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November 15, 2000

Placing Religion and Spirituality in End-of-Life Care

Author Affiliations

Author Affiliations: Departments of Family Medicine and History & Philosophy of Medicine, Center on Aging, University of Kansas Medical Center, Kansas City (Dr Daaleman); and The Healthcare Chaplaincy, New York, NY (Dr VandeCreek).

JAMA. 2000;284(19):2514-2517. doi:10.1001/jama.284.19.2514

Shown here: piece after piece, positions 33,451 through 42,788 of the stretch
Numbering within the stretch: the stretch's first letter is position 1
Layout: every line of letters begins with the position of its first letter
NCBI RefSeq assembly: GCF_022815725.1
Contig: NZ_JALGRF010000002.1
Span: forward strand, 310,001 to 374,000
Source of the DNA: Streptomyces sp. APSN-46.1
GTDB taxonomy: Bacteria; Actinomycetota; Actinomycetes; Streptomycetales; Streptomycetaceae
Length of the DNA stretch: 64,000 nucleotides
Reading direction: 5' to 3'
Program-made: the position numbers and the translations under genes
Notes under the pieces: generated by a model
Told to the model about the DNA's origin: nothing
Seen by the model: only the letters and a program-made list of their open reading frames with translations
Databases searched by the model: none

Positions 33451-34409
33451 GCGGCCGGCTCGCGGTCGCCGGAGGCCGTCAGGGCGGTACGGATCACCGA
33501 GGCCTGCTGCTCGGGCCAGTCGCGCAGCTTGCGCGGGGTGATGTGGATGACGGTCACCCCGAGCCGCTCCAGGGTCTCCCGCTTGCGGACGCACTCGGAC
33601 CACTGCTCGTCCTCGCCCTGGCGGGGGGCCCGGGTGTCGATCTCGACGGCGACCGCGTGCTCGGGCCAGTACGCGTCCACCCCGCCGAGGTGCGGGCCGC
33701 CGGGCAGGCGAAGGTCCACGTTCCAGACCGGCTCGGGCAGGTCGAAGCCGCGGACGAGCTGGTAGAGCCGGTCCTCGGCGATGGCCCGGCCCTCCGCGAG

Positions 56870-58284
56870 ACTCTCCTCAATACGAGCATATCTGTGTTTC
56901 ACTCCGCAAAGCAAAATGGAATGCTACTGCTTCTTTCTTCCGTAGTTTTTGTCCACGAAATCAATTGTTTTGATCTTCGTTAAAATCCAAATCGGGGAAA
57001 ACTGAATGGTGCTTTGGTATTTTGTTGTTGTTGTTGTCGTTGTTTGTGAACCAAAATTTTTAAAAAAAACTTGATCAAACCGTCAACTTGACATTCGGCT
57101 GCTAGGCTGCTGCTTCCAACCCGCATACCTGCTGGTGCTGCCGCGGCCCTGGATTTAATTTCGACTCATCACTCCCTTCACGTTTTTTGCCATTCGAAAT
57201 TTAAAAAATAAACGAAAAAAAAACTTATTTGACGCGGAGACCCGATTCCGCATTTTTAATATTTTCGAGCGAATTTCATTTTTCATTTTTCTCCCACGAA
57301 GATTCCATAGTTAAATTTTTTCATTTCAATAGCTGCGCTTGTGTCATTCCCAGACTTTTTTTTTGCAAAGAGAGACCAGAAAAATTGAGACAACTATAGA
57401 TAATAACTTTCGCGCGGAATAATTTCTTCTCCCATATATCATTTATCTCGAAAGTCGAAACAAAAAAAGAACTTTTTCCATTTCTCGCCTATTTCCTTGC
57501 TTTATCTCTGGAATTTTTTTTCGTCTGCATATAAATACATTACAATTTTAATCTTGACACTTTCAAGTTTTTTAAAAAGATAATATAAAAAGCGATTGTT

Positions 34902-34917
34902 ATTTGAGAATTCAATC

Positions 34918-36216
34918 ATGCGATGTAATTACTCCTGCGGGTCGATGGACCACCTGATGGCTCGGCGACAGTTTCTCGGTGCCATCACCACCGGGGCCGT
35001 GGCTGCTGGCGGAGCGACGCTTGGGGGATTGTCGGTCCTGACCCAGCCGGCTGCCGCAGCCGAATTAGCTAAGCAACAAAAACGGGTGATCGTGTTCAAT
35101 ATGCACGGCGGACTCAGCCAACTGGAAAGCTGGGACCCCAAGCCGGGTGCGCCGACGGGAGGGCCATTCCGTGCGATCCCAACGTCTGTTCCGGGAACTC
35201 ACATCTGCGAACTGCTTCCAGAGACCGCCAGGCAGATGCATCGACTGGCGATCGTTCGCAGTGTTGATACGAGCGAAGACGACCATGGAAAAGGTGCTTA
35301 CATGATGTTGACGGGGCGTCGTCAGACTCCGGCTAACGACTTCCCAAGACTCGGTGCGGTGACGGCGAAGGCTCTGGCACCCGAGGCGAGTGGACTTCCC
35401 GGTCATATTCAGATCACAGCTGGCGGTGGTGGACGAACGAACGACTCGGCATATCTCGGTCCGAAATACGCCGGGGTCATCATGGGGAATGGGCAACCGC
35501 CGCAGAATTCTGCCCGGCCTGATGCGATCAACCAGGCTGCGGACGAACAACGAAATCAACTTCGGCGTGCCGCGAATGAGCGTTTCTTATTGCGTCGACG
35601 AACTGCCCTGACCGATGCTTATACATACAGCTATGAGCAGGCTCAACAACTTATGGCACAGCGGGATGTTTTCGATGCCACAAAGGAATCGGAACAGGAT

In 1995, the SUPPORT (Study to Understand Prognoses and Preferences for Outcomes and Risks of Treatment) trial stimulated a reexamination of systems of care for seriously ill and dying patients.1 This study has accelerated efforts to improve end-of-life care and has indirectly promoted a rapprochement among religion, spirituality, medicine, and health care.2 The goal of a quality comfortable death is achieved by meeting a patient's physical needs and by attending to the social, psychological, and the now recognized spiritual and religious dimensions of care.3,4 This perspective is highlighted in a recent consensus statement that includes the assessment and support of spiritual and religious well-being and management of spiritual and religious problems as core principles of professional practice and care at the end of life.5 Yet multiple ethical and pragmatic issues arise. For example, should physicians identify patients' spiritual and religious needs and intervene in clinical settings? The roles and responsibilities of patients and physicians in this scenario are unclear. An understanding of religion and spirituality within the context of end-of-life care, quality of life, and patient-clinician interactions may illuminate the problems and potentialities for both patients and clinicians.